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Permaculture Techniques - Plant Stacking


Plant stacking refers to the way in which plants are placed to achieve mutually beneficial relationships based on observation of natural plant systems and the way in which plants grow together. This is often referred to as plant 'guilds', and focuses on interactions rather than single elements. Guilds have several vertical levels, and involve successions over time, with pioneer and climax species occurring as the system evolves. Successions are dependent on site conditions and are affected by changes in them. Permaculture systems select plant species and place them to achieve multiple functions and yields organising plant guilds (thus supporting animal and other life).


The following benefits are derived from plant stacking:

  • Rehabilitation of site by pioneer plants (eg; lichens, mosses, weeds, acacia trees).
  • Control of erosion by evolution of soil structure by below ground stacking of roots according to plant needs.
  • Increased yields due to maximum exploitation of resources (water, light, nutrients, space) at various vertical levels by suitable plant species.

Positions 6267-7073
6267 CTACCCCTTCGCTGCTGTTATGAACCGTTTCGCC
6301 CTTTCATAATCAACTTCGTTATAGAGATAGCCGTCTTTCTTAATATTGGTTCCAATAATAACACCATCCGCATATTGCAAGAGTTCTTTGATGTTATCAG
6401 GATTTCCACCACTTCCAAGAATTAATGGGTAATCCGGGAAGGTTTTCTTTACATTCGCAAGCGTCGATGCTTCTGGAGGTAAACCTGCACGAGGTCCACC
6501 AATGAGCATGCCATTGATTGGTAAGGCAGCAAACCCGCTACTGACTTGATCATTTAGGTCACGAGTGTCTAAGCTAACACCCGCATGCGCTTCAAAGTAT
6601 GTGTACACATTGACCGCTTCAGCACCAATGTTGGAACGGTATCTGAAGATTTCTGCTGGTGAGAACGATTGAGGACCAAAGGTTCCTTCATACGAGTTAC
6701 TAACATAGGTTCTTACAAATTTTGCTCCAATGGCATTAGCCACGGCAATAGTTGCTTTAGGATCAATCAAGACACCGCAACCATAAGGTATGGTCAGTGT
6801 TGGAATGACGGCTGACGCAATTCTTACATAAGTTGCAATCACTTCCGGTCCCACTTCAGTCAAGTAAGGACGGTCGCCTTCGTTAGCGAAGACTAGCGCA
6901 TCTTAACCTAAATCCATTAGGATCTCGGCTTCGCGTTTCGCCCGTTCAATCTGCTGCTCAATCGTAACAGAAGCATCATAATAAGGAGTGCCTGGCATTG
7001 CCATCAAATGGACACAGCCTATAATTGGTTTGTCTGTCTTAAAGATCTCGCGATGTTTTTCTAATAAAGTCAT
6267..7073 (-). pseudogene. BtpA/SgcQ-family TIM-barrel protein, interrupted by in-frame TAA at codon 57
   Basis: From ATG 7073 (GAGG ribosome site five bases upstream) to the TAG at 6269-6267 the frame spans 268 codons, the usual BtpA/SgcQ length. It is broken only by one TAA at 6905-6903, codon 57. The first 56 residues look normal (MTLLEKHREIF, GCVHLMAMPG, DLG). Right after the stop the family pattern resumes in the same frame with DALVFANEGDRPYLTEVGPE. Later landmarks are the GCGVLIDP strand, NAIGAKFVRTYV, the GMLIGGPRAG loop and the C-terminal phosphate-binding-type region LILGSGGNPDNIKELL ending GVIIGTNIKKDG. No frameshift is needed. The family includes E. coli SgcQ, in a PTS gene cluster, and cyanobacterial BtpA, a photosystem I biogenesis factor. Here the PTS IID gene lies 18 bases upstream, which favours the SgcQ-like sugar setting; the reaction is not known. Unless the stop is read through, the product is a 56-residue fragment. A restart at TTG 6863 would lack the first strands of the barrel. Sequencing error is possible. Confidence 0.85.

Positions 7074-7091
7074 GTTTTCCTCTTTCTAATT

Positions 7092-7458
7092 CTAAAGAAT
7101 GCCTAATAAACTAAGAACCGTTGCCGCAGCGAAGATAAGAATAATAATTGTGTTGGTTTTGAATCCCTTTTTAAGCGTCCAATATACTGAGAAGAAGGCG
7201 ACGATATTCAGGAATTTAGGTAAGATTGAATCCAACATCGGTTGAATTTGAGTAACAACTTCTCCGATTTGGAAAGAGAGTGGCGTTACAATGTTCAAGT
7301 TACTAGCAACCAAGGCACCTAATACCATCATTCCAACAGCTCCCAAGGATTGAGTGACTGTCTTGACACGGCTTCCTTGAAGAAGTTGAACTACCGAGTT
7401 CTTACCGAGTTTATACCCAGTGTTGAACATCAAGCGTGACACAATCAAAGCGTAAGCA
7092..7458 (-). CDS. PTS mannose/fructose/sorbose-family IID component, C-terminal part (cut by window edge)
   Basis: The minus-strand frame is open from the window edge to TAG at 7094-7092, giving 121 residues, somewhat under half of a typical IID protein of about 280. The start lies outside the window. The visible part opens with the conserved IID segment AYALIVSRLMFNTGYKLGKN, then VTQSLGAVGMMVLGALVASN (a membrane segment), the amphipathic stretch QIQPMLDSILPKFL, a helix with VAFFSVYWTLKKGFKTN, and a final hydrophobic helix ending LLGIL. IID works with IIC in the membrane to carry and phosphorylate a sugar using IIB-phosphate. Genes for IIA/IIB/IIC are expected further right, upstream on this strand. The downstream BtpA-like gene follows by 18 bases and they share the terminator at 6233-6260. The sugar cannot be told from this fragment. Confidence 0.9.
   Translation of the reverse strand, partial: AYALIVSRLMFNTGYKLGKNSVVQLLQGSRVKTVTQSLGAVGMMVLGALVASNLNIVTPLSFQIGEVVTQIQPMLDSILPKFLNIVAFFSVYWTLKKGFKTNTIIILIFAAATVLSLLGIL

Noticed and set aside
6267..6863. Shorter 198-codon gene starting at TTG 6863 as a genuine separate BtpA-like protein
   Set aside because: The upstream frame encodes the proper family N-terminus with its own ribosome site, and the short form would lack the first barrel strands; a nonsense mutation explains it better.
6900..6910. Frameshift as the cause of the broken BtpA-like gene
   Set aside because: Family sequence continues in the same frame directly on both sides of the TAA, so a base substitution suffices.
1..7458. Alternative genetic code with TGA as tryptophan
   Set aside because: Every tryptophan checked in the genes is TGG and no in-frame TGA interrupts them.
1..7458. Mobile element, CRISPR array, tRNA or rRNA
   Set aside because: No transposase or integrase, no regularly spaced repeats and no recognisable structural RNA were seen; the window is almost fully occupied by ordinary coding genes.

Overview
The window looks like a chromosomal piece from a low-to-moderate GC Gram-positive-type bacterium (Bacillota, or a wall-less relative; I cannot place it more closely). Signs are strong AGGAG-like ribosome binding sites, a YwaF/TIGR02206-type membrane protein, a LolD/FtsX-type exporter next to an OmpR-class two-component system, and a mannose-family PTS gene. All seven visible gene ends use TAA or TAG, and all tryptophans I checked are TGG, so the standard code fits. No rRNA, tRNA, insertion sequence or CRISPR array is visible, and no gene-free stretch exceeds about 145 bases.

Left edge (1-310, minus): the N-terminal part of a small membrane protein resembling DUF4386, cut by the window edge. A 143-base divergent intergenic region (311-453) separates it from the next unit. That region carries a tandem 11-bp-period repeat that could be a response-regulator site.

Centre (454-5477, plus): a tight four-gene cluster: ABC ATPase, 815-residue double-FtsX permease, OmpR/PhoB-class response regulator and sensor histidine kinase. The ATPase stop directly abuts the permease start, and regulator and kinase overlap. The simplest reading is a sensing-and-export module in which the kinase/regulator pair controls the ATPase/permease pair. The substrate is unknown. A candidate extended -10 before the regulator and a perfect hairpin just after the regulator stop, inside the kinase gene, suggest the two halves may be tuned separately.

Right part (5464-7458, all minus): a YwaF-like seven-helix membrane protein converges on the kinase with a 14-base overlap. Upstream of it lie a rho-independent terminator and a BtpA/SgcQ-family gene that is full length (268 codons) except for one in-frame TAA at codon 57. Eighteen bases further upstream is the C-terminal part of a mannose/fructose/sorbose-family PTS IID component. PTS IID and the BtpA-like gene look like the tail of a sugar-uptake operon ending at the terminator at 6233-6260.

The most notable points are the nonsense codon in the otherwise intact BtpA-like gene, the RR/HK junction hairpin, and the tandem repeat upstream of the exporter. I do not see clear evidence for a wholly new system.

• Encourages natural pest and disease control and resistance.
  • Prevention of invasive weeds (after establishment).
  • Ability to achieve high yields on minimum area (intensive gardens and forest systems).
  • Creation of attractive spaces.


Consideration must be given to the following factors in species selection:

  • shade - density of foliage, light requirements
  • root system
  • size and proximity to other structures (desirable or not?)
  • framing of desired view or feature; conversely concealment function
  • screening (wind, pollution, for privacy)
  • growth rate
  • eventual size
  • life span
  • comapnionability
  • associated non-plant life forms
  • affect on site energies (placement to direct or deter energy flow, eg wind, water)
  • specific yields and harvesting needs (human and animal)

Begin with pioneer or nurse species in site rehabilitation. Don't disturb existing natural or productive guilds. Consider vertical as well as horizontal space when designing, and use vertical surfaces on existing or planned structures (including established shrubs and trees where possible) for plant community evolution.




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return surplus,
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